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Confronting gender disparity

Gender inequality continues to be a persistent phenomenon worldwide. It has come to be recognised as one of the most significant forces that perpetuate poverty; it also increasingly excludes women from the development process. In this context, the recent high level consultation by the World Bank in conjunction with the U.N. agencies and some member nations on the promotion of gender equality and women's empowerment across different regions assumes significance. It was noted that many targets set for 2005 under the Millennium Development Goals to correct gender imbalances have been missed. The Millennium Development Goals (MDG), to which 198 nations are signatories, set concrete objectives for eradicating extreme poverty and hunger, achieving universal primary education, promoting gender equality, reducing child mortality, and improving maternal health as well as combating HIV/AIDS. Specifically, the targets set for 2005 to correct gender imbalances in primary and secondary education have not been achieved. For instance, worldwide, six million girls will still not be enrolled in school by 2015, even though gender gaps in schooling are narrowing in certain parts of the world. The situation is worst in Sub-Saharan Africa followed by some countries in South Asia. The failure to meet the 2005 school enrolment targets is evidenced by the fact that even though schooling levels are rising, only about half the countries have achieved gender parity in primary education and about 30 per cent in secondary education. Even more disconcerting is that studies suggest some of the parity at the primary school level in developing countries is because boys' enrolment has dropped.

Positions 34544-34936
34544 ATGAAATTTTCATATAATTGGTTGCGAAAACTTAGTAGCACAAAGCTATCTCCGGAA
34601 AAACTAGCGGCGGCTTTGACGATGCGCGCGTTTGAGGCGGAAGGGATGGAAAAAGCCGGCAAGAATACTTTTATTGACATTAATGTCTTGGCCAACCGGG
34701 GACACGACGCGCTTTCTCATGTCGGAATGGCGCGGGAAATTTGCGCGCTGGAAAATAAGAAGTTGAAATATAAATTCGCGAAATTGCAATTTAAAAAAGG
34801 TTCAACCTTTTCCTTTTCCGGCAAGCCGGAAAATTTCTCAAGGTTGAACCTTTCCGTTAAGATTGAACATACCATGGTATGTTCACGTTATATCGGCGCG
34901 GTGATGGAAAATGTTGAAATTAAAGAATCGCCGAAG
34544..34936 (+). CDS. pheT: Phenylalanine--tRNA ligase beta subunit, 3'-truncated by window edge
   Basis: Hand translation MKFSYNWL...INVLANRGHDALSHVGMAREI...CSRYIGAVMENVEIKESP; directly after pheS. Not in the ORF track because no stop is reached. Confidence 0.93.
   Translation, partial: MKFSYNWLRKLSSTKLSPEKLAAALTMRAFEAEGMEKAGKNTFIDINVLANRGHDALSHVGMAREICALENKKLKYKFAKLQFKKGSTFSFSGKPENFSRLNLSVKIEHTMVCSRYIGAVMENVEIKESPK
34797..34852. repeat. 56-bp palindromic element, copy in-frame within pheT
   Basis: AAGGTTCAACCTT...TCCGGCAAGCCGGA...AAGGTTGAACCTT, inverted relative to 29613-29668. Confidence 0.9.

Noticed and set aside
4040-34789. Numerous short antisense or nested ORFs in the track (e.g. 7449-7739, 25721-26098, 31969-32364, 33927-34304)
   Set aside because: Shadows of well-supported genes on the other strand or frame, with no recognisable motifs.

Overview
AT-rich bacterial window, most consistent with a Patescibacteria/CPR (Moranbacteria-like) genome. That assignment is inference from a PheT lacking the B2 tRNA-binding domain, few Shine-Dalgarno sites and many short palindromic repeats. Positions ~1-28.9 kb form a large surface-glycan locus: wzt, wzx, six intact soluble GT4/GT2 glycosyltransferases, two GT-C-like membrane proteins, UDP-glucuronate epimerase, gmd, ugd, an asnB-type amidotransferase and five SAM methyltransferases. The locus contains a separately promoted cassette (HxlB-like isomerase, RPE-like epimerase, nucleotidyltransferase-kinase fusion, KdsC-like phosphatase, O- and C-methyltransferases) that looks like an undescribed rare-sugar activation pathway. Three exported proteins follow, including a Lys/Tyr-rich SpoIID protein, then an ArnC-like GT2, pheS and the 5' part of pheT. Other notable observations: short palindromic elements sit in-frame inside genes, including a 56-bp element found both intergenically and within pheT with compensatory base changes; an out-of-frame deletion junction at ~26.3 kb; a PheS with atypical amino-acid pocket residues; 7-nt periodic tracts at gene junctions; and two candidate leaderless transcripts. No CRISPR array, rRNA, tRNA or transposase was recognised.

School education is also not the only indicator specified by the MDG road map for gender equality. Other criteria are labour market opportunities for women, literacy rates, and their participation in the political process. Progress in these areas too has been insufficient. In South Asia, countries such as Sri Lanka and Bangladesh have made creditable progress. For instance, in Bangladeshi schools, the elimination of school fees for girls, as well as the provision of toilets and safe drinking water, has dramatically increased enrolment and attendance. In India, while progress has been made in the numbers going to school, the gender gap persists. The difference in the enrolment rates of boys and girls is close to six percentage points whereas it is around three in Bangladeshi schools. Other related areas of concern in India include inadequate improvement in maternal and child mortality rates as well as low levels of female literacy compared to men. Investing in innovative approaches to girls' education would automatically impact on women's well-being and contribute to their empowerment, income growth, and productivity. Policy approaches and programmes need to build in gender sensitivity (such as gender budgeting) at all levels. Mainstreaming of gender is critical if crucial human development goals are to be met and acute disparities addressed.

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